My #SoftwareDevelopment plumbing experience

Last weekend I was looking forward to leaving behind my Agile and Software Development challenges and do some work with my hands. My wife wanted a new bathroom vanity. We were buoyed by the false hope gathered by installing a new toilet successfully the prior weekend. I mean how hard could this be? I’m sure everything is pretty standard in plumbing right?

Off we go

Well we started at Home Depot like all good stories do. Tracy picked the appropriate vanity and sink based solely on the room available in the bathroom. She even picked a sink with some additional nice-to-have features like an aesthetically pleasing control to stop up the sink when required. All was good and positive vibes were all around. We felt proud that we even thought of extra items like silicone and flex pipes that would be required to install the sink.

The project

 Phase I – Teardown

So the first phase was obviously to tear out the existing vanity. No problem. Just reach under the sink and empty it of all the items stored below. Ok, now just to turn off the water. What the? Who would install a sink without shut off valves? Really? Off to Home Depot for trip #2 to get shut off valves and install them on both pipes. Already blown my estimate for the tear down work. I thought I’d be able to remove the entire old vanity in an hour. Turns out it took 3 hours. But at least it is done.

Phase 2 – The new vanity

With the tear down a bad memory in the rear view mirror we moved on to installing the new vanity. Over dinner the prior night I mentioned my concerns about whether the drain would line up as the new vanity and sink are wider. Thinking ahead I measure both and determine there are no issues. Awesome.

We lug the vanity upstairs. Lots of drawers and solid construction make it quite heavy. We line it up and two things becomes immediately apparent. The drain coming out of the wall is too low and we will need to cut part of a shelf out to allow us to install the vanity. No problem. A larger problem is that the drain coming out of the wall is 5 inches shorter than required.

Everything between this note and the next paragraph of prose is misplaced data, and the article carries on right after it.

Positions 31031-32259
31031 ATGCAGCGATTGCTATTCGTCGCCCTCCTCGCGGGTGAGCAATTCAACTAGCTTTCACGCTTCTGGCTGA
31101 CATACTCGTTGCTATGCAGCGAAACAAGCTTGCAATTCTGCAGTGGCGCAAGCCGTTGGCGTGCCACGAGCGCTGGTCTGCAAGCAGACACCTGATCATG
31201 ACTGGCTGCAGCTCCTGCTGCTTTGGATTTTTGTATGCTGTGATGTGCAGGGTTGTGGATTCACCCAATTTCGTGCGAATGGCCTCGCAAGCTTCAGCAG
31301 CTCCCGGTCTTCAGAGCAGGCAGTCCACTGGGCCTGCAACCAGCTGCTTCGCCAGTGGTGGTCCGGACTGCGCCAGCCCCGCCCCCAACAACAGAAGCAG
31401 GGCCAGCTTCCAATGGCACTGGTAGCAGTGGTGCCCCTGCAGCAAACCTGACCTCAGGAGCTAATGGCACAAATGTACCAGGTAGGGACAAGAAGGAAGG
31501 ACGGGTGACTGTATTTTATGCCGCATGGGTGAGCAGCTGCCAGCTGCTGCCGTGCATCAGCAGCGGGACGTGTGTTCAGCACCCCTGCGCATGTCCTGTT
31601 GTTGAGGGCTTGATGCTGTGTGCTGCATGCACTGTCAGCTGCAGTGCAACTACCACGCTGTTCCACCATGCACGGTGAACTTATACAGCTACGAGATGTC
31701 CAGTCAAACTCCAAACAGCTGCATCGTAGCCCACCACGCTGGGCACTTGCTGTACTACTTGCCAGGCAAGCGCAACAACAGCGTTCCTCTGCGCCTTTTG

Really? Seriously?

Can we all get together and standardize on some key interfaces like the height of the drain from the wall and the distance out from the wall?

The people at Home Depot and I are on a first name basis now. I end up buying some PVC pipe, connectors, a new trap, and a couple of spare parts just because I’m getting very nervous.

Phase 3 – Integration

Alright, I’ve called in some back-up in the form in the form of my brother-in-law. We manage to assemble the new trap and are ready to hook up the sink.

But first we need to assemble the contraption that puts a stopper in the sink by pulling a lever. One problem, one of the rods is way to short? How could this be? Then the answer comes from below, the taps did not come with the sink. Suddenly we are dealing with the reality of trying to integrate three independent pieces – the vanity, the sink, and the taps.

OK, we put aside the stopper contraption for now. lets just get the drain hooked up.

In looking at the sink pipe, there are two holes in the sides of the pipe? Odin’s beard, why would somebody places holes in the sides of the pipe? There is a stopper below the holes that I suppose will prevent leaking if we tighten it enough, but I’m still dumb-founded as to what purpose the holes would serve.

Turns out the holes were our downfall. We had leaking we couldn’t stop, so we over tightened the stopper and we stripped the drain connection. Sigh


We left defeated to retrieve a beer. We will attack it again next weekend.

Then over drinks later I thought of a question my wife and kids always ask me. “Dad, what do you do at work?”

I looked at them and stated:

“Remember all the problems we encountered and needing to find unique solutions ? Remember the questions why someone would design things like this? Remember the frustrations and rework we needed to do?

That is Software Development and what I do every day.

My wife actually got me a second beer.


Is #agile #sub-optimal?

I had a comment that was posted in relation to my Solution Driven Development post that took me on a journey of reading on Sunday. It was a comment submitted by Gebhard Greiter.